- Wear adequate footwear
- Wear socks with your shoes
- Address any foot deformities or gait disturbances
- Wear your plantar orthotics
- Remove excess layers of dead skin on your feet
- Obtain professional footcare on a regular basis to address calluses
- Wear gel tubes or toe spreaders/separators
- Get your shoes specially adjusted for you by a shoemaker
“To prevent a corn from coming back, you have to remove its root.”
A corn doesn't have a “root” like a plant. Corns are nothing more than an accumulation of thickened skin that sinks deeper in your foot from outside pressure. To relieve the pain, this central and deeper core must be removed. Moreover, preventing recurrence is not as simple as “pulling out a weed.” To prevent a corn from coming back, it is the source of the pressure or friction that must be addressed.
“I've never had corns before, so this one can't be caused by the way I walk.”
Your feet change over the course of your lifetime. The ligaments that hold the bones together can loosen, which can cause your feet to become flatter, wider and longer. This can cause the loss of uniformity in your plantar pressure points and lead to the formation of plantar corns. Also, some foot deformities worsen with time, such as bunions and hammertoes.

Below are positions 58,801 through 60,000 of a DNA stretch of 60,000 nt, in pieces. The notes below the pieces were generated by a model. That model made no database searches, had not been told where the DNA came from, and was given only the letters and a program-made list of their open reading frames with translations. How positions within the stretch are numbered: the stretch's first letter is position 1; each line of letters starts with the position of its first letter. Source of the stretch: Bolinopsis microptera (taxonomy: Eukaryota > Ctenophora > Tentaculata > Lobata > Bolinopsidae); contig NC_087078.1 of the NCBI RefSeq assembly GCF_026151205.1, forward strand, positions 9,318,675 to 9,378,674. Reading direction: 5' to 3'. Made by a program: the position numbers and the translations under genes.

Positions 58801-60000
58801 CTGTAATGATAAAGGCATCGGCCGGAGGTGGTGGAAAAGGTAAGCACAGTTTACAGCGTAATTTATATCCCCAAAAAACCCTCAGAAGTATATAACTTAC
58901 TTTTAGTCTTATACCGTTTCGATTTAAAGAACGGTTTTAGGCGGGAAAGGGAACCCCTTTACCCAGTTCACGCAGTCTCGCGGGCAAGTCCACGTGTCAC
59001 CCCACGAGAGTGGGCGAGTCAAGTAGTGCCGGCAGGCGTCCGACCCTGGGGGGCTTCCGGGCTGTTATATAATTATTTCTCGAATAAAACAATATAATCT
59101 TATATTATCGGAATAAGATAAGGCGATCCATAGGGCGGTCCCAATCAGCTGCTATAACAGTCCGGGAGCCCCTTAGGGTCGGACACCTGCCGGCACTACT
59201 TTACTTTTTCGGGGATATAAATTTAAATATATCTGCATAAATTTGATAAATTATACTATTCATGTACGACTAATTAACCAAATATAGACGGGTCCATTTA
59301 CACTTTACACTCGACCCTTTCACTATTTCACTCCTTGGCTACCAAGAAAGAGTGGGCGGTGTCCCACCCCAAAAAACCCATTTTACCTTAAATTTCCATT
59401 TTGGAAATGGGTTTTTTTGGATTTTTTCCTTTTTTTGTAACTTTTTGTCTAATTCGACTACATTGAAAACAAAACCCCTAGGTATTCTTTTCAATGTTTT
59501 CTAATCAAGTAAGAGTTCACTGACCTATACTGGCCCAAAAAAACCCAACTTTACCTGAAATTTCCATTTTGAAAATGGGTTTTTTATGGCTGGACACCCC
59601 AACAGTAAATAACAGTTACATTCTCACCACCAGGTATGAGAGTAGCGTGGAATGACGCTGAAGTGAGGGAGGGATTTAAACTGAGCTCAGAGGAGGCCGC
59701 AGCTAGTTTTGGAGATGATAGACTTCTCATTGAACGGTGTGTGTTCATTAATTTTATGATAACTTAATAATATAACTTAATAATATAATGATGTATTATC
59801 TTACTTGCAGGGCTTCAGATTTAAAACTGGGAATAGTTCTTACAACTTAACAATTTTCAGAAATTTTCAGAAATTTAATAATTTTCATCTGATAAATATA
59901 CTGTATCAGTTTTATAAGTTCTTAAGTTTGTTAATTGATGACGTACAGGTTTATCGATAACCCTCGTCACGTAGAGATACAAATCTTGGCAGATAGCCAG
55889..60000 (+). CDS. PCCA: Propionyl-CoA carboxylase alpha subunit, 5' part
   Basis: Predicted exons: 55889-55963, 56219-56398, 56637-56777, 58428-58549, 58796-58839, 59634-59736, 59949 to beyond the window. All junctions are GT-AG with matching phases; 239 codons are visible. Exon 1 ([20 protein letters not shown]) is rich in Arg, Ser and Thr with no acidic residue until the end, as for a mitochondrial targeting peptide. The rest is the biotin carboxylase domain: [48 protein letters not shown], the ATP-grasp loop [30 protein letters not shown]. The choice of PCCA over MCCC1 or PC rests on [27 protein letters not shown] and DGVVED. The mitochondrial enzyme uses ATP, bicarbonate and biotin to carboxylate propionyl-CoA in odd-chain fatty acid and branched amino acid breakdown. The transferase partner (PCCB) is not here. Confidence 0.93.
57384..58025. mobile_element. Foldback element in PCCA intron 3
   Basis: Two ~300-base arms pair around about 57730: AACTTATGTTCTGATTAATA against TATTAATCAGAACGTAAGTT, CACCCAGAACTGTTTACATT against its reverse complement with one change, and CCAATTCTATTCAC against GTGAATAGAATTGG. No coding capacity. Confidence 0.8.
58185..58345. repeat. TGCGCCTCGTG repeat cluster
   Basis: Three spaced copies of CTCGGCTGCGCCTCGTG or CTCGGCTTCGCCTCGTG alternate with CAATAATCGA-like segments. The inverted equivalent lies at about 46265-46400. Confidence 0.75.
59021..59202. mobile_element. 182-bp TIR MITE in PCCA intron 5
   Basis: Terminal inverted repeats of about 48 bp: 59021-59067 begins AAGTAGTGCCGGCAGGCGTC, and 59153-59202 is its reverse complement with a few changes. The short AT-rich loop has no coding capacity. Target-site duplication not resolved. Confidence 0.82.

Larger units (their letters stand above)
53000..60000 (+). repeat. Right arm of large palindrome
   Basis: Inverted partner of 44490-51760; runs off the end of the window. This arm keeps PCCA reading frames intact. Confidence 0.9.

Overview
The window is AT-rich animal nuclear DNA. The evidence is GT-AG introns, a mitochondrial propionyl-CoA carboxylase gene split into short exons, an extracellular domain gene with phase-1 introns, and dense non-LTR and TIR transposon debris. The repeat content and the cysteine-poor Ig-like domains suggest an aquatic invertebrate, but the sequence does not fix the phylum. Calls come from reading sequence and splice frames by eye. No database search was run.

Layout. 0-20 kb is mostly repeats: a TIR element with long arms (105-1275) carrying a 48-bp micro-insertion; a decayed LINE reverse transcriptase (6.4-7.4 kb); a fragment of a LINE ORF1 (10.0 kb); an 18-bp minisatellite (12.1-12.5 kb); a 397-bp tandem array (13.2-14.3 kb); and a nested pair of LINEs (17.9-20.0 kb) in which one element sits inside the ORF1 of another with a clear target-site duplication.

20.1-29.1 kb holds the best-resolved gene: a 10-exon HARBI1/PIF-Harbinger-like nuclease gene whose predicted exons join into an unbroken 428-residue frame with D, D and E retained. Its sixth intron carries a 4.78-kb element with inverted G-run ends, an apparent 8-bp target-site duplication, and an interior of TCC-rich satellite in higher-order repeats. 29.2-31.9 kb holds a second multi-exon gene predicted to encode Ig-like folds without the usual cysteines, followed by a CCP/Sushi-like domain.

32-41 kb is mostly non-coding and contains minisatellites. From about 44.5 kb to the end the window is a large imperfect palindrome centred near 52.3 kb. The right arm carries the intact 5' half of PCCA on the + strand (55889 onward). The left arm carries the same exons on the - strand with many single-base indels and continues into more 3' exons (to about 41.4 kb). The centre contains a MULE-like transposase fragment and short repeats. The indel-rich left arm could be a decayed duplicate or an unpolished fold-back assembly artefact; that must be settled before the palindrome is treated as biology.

And if it was not plantar callus?
Different conditions may have similar appearance or symptoms:
- Plantar warts
- Foreign body
- Internal pain (caused by a cyst, bursitis, capsulitis, etc.)
- Molluscum contagiosum
- Athlete’s foot (between the toes)
- Plantar fibroma
- Seborrheic keratosis
- Basal cell carcinoma
- Amelanotic melanoma